Franks and his team at Zego spent the last couple of years expensively preparing for the worst outcome of a no-deal Brexit.

“What we’ve done over the last 18 months is set up regional entities within Europe to continue writing business within Europe,” he told Business Insider.

That has cost time, money, and brought the startup into conflict with slow regulators.

“We worked hard to get set up in the Netherlands,” he said. “The Central Bank of Ireland were just too slow, so we couldn’t do it in Ireland.

“We were prepared, but we were prepared for a no-deal. Until we actually know what’s going on [for financial services], there’s no real impact for us. The damage was done at the moment we decided Brexit was happening.”

Franks added that the startup, which is backed by venture capital and was loss-making in 2019, “spent a vast amount of money” on legal fees and “task forces” to prepare it for the complexities of Brexit. Although the majority of the insurance startup’s business is with UK customers, Franks sees European growth as highly important.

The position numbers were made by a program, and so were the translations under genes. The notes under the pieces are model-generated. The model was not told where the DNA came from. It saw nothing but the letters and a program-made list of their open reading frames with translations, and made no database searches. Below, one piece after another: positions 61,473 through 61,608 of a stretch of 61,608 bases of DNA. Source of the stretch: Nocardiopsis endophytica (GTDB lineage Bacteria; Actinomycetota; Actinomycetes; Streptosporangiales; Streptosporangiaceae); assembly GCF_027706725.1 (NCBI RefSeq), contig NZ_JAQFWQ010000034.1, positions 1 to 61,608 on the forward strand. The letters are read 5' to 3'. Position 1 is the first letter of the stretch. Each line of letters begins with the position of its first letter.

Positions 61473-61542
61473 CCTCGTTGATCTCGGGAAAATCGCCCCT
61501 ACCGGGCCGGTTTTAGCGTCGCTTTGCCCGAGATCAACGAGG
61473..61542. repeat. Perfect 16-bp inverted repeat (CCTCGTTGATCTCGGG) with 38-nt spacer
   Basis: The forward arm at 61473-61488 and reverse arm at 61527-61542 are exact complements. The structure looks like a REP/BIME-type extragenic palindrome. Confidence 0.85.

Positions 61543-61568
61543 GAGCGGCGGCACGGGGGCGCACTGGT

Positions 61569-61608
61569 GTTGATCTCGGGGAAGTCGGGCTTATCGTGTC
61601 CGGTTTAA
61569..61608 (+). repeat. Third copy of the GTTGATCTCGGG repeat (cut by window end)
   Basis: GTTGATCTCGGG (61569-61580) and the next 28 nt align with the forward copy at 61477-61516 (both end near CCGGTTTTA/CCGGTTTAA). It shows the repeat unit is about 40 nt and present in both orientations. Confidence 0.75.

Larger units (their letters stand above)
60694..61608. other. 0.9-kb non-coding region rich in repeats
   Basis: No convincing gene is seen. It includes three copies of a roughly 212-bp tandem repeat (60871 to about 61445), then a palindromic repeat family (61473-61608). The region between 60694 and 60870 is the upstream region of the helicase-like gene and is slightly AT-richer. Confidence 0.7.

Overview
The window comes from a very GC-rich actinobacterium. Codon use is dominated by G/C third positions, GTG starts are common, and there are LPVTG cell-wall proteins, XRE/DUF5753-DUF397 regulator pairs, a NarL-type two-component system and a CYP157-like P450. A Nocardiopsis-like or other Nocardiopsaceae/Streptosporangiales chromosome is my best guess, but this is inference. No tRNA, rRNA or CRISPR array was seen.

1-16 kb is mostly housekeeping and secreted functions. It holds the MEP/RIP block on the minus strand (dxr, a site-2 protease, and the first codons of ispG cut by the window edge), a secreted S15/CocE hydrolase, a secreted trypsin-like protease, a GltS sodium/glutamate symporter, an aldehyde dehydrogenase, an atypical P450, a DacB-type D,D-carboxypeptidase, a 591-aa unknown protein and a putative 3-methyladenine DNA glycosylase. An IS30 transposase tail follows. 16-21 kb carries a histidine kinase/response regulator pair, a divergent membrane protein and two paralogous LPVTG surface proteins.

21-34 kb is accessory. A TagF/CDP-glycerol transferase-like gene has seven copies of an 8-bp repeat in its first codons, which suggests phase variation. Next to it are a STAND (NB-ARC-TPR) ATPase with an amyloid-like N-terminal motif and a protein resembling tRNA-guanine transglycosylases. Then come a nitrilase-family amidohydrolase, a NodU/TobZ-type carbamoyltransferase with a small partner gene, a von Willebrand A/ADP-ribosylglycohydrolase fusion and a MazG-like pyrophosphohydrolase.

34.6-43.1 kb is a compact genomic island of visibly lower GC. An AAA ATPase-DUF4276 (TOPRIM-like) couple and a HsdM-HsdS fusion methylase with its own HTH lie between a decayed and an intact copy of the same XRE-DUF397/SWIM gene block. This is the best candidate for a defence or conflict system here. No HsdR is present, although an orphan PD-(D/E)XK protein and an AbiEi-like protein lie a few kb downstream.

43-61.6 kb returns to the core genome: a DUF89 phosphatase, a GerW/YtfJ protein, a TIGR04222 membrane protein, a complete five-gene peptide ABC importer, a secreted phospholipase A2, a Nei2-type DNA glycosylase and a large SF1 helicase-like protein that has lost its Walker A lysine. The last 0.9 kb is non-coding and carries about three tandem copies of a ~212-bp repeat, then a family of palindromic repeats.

He continued: “My personal sense is that the government has no true understanding of the impact of this on real businesses … [Brexit voters] don’t understand the real impact on companies that are doing so much to grow, scale, launch. My general feeling is pretty negative. Like many, whether it’s on COVID-19 or Brexit, I feel completely helpless.”

The UK is set to drive away the very businesses it wants to attract

Martin Taylor, deputy CEO of Content Guru, was equally unimpressed and described the deal as “skinny.”